Last Updated: Wednesday, 23 July 2014, 14:54 GMT

Journalist murdered in Rio Grande do Norte because of his reporting

Publisher Reporters Without Borders
Publication Date 21 October 2010
Cite as Reporters Without Borders, Journalist murdered in Rio Grande do Norte because of his reporting, 21 October 2010, available at: http://www.refworld.org/docid/4cc67333c.html [accessed 24 July 2014]
DisclaimerThis is not a UNHCR publication. UNHCR is not responsible for, nor does it necessarily endorse, its content. Any views expressed are solely those of the author or publisher and do not necessarily reflect those of UNHCR, the United Nations or its Member States.

A suspect has reportedly confessed to murdering local radio host and politically committed blogger Francisco Gomes de Medeiros because of something the journalist reported. Gomes was shot five times as he left his home in Caicó, a town in the northeastern state of Rio Grande do Norte, on the night of 18 October by two men on a motorcycle.

The two gunmen fled the scene immediately after the murder but one of them, João Francisco "O Dão" Santos, was arrested last night and is said to have admitted to shooting Gomes because his reporting had led to Santos getting a longer jail sentence in 2007 for his role in a hold-up. Santos served an 11-month sentence.

Investigators are not however convinced by the motive Santos gave and suspect he may have been the hit-man for an organised crime group.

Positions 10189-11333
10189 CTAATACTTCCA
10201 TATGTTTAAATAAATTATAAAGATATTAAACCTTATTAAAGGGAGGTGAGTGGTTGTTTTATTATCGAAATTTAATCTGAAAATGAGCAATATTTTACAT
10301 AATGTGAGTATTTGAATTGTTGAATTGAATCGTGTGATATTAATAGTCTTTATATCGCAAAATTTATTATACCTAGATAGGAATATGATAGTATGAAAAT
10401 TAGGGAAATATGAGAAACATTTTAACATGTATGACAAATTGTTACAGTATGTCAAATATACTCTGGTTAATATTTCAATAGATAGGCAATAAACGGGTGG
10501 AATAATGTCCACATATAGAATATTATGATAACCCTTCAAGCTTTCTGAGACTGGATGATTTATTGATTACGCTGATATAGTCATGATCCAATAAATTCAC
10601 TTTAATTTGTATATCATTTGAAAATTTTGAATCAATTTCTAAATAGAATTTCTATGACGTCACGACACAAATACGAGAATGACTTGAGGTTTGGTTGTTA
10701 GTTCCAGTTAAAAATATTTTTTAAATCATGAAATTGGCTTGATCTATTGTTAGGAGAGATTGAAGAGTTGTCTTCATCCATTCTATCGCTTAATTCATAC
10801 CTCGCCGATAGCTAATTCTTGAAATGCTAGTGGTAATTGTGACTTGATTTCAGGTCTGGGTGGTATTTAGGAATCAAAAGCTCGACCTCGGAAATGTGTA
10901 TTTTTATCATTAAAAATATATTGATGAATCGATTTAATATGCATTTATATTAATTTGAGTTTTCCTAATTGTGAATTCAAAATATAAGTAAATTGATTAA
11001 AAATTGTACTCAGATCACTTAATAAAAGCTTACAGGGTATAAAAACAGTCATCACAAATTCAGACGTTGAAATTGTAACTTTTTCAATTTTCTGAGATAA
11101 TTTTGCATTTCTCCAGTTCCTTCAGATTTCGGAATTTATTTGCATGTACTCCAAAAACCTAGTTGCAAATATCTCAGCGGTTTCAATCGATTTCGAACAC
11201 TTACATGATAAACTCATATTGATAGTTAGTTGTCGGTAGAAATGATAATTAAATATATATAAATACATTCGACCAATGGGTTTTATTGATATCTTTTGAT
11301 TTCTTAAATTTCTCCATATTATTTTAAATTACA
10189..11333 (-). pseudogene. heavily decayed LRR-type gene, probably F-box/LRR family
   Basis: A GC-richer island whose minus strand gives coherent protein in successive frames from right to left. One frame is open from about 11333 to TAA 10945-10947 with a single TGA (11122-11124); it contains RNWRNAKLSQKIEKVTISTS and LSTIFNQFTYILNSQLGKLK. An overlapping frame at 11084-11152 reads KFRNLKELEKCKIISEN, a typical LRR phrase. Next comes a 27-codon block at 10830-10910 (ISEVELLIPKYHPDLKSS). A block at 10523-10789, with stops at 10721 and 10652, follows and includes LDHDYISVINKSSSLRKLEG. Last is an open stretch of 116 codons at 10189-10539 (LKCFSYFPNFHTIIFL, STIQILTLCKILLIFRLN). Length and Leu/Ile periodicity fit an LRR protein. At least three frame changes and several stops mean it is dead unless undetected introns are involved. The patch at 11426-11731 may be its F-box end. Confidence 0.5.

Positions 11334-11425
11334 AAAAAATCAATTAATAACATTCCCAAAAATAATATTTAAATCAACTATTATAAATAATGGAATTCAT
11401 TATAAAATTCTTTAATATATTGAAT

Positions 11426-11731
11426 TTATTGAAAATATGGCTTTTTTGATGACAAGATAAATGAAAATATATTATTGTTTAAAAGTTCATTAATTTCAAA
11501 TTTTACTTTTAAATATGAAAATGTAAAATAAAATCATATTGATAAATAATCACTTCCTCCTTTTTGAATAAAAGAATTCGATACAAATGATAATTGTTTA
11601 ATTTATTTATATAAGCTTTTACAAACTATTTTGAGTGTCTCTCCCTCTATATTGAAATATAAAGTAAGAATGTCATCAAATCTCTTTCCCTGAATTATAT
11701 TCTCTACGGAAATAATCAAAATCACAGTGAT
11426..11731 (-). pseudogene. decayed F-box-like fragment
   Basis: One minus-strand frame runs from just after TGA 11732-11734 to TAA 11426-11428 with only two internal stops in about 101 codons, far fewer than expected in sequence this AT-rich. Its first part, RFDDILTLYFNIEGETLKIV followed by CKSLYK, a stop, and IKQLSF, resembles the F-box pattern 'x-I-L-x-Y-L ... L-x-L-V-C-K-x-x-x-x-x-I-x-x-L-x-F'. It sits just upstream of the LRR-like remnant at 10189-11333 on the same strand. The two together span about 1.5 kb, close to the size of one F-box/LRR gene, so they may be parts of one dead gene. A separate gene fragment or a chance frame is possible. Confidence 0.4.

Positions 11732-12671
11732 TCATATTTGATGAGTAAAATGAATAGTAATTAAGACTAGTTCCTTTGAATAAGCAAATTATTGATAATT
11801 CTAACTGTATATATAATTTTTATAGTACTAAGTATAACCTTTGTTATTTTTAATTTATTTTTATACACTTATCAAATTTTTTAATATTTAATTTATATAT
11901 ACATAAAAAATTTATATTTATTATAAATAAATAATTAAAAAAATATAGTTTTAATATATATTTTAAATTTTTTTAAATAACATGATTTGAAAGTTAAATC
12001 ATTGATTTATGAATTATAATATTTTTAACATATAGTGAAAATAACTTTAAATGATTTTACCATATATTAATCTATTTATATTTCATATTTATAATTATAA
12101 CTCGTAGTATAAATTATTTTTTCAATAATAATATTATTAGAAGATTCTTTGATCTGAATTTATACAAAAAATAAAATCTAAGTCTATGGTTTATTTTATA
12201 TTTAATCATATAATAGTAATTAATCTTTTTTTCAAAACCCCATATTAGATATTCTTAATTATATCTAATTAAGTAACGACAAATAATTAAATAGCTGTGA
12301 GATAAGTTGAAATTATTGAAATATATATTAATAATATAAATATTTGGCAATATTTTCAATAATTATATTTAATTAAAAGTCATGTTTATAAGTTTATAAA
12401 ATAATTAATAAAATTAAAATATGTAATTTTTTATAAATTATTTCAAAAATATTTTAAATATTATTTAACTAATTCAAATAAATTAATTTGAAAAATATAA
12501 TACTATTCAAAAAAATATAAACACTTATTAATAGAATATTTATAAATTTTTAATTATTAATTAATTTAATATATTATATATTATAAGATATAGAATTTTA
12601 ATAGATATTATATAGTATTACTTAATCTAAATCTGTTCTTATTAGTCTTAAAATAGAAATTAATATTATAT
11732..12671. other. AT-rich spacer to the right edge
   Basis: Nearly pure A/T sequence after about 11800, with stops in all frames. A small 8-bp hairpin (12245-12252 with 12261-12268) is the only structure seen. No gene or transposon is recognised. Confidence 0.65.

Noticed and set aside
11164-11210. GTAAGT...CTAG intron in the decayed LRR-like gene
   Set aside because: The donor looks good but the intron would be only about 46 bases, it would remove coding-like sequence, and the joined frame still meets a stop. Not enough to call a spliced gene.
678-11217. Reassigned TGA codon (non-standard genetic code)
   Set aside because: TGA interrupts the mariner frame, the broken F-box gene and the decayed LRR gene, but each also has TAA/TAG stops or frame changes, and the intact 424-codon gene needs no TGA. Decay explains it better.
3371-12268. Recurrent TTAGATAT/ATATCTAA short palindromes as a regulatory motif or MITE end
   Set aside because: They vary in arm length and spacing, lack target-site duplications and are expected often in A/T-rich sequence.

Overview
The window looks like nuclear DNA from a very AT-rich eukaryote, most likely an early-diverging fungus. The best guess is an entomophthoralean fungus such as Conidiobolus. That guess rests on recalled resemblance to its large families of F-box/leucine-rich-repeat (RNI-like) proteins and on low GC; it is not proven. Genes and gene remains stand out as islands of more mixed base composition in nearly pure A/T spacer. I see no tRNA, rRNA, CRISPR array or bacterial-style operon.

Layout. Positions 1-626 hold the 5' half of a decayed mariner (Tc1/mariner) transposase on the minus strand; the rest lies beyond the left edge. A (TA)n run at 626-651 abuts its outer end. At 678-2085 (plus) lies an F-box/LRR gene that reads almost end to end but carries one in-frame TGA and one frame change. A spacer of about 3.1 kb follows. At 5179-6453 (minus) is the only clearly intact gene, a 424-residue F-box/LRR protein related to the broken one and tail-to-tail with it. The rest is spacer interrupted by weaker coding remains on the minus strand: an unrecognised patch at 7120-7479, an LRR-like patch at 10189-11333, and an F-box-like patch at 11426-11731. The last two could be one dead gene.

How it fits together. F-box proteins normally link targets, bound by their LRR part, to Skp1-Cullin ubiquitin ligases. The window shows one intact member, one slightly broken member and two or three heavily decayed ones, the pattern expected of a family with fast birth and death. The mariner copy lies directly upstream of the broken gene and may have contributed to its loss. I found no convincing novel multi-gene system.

A crime reporter as well as a presenter on Radio Caicó, Gomes had recently written about organised crime in his blog and had accused local politicians of being involved in a crack-for-votes swap during the first round of the general elections on 3 October.

Gomes said he began getting threats after writing about this issue on 29 September. In his last post on Twitter, Gomes also criticised the lack of media attention being paid to paedophilia cases involving priests.

Although Brazil has risen in the latest world press freedom index that Reporters Without Borders released yesterday, it continues to be a dangerous country for journalists who cover organised crime, drug trafficking and corruption, especially in the north and northeast, where these problems are particularly serious.

Until very recently, 2010 had seen a relative fall in cases of violence against the Brazilian press but the Gomes killing came just 48 hours after reporter and newspaper owner Wanderley dos Reis was murdered in the state of São Paulo..

Aged 46, Gomes was married and had three children. His murder sent a shockwave through Caicó and an estimated 30,000 people attended his funeral.

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